Directed by: Daniel Espinosa
Starring: Jake Gyllenhaal, Rebecca Ferguson, Ryan Reynolds, Hiroyuki Sanada, Ariyon Bakare, Olga Dihovichnaya
Runtime: 103 min
A six-member crew of the International Space Station (ISI) have the mission of retrieving the first ever evidence of extraterrestrial life on Mars. However, as the research goes on, this life form starts evolving and proving everyone that it (he? she?) is smarter than everyone thought.
I have a soft spot for claustrophobic thrillers, everything goes down in this tiny space and I can really feel the horror and chaos of the characters involved in the action. It's hard not to connect every movie with aliens on a spaceship to ... Alien. It's one of my all-time favorites and Life did get some inspiration off of it (which is by no means a flaw!).
The premise is interesting enough and actually more "realistic" than other alien movies: they retrieve some evidence and study it, stimulating it in order for it to come to life (no pun intended). Then, as the creature evolves, it wants to defend itself, it wants to survive, so it's not as in Alien where there are spaceships with eggs and all of the beasts just want to kill everyone.
It's a beautifully-shot film. It's really a CGI masterpiece, every scene is shot with great quality, an excellent fluidity of cuts and a fast pacing, but without under-developing the characters (with the exception of one, I'll discuss that below). Besides a very solid cast with excellent performances, there are also well-developed characters: everyone has their own past and reasons to be up there and all of them are explained through extremely needed character-development scenes. This is a hour-and-a-half film, with a pretty fast pacing, so I was positively surprised that I was able to care for every character.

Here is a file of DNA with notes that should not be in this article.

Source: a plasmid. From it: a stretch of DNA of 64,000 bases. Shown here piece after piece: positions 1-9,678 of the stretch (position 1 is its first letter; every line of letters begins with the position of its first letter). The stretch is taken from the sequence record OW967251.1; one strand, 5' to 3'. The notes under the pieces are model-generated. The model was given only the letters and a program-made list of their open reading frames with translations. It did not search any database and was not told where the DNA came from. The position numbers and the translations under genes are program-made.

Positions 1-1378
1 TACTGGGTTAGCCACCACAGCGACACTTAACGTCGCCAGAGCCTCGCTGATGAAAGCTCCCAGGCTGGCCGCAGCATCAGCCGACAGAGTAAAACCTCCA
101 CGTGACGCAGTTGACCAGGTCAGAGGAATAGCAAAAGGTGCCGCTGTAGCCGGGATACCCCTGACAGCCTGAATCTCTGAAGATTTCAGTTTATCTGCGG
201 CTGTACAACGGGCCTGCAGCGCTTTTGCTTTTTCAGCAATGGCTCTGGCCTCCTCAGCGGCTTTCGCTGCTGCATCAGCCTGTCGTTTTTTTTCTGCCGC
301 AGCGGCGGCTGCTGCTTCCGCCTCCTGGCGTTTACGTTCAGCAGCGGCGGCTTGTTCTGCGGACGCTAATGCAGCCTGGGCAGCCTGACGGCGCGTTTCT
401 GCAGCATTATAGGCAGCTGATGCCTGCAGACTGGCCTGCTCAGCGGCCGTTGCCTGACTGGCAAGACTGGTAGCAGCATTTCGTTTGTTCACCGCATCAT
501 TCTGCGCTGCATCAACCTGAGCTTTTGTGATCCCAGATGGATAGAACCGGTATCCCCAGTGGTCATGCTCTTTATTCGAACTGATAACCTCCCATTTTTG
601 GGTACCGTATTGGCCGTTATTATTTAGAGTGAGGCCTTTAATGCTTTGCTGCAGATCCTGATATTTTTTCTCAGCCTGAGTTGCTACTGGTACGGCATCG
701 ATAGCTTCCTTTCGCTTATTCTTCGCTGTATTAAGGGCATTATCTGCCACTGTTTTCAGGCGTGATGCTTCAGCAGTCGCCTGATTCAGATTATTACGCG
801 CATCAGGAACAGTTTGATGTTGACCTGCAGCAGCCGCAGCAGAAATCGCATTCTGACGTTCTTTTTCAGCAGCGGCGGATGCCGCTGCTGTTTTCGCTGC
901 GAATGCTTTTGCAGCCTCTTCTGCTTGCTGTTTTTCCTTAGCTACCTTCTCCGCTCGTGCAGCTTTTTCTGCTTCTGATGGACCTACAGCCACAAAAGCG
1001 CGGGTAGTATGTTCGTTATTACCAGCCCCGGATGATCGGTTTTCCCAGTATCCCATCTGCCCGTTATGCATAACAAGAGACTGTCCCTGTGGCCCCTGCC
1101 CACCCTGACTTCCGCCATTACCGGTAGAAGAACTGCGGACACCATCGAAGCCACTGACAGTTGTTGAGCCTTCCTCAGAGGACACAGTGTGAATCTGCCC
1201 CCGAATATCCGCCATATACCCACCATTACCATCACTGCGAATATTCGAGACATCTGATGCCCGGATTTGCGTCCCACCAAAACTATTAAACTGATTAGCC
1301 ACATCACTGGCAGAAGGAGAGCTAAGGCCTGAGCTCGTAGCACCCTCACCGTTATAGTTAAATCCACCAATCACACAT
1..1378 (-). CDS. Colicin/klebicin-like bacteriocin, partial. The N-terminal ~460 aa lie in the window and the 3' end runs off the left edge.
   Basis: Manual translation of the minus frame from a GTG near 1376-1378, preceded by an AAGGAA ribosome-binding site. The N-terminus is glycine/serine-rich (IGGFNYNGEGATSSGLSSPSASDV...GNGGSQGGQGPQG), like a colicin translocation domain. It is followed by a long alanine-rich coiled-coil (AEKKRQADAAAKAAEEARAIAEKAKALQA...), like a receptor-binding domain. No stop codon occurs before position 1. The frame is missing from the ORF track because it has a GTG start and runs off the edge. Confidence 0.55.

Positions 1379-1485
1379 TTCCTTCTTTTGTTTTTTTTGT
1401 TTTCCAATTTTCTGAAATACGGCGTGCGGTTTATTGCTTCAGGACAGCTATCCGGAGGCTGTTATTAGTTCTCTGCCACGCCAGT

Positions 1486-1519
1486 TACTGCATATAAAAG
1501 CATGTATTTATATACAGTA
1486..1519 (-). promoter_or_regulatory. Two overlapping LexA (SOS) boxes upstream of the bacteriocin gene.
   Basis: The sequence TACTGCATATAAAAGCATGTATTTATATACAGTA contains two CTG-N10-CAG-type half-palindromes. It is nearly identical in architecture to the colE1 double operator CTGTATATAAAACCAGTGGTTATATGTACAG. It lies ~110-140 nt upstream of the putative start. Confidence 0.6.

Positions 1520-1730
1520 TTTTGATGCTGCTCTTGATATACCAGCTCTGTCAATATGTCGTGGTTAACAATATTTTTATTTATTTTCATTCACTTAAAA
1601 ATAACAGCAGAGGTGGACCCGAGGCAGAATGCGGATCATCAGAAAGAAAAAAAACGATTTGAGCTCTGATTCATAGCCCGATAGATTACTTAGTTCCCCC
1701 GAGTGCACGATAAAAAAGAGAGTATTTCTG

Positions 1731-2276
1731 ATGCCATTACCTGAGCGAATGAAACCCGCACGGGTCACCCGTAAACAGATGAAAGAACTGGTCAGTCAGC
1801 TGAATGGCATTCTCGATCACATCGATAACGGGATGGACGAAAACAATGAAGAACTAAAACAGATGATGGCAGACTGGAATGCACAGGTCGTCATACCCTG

However, Jake Gyllenhaal's character (Dr. David Jordan) was under-developed, which I don't really understand since he's basically the star of this movie (Ryan Reynolds isn't in it as much as I thought he would be). It's not like his performance was below average (actually, he was really great, as always), it's just that his character was the only one that didn't get an emotional past or a good motivation to be in the ISI.
I love the creature, it's another CGI beauty, even if it isn't as scary as it should. Nevertheless, it does prove why Life is rated R ... Which I didn't know as I entered the theater, so I was pretty much satisfied with the gruesome and bloody scenes. Even so, this isn't the best movie ever doing this type of scenes, so it's not like something I've never seen before.
My main issue with this movie is the third act, which kind of messes with the creature's motivations. It goes from "I just want to survive, don't threaten me" to "I'll kill you on sight", which isn't properly a contradiction, but the way they did it at the end didn't connect the last act's tone that well with the previous two acts. Mentioning the end, by the way ... It is predictable, I'll not discuss that. However, by being predictable, doesn't mean it's bad, it can actually be pretty satisfying if done right and I think it was. I really enjoy the ending, it's well-shot enough for me to put aside its predictability.
Life is yet another "alien on a spaceship" movie, but it's able to have a more "realistic" premise. It's beautifully shot, the pacing is fast and the CGI is used masterfully. With a very solid cast and great performances come also well-developed characters, even if Jake Gyllenhaal's (who has another great performance to add to his amazing achievements) didn't get a past or motivations as good as the others. The suspense and horror prove right the "rated R", but it's not like we haven't seen this before (Alien ...). The creature is menacing at times and smart, despite the third act's tone messed its motivations.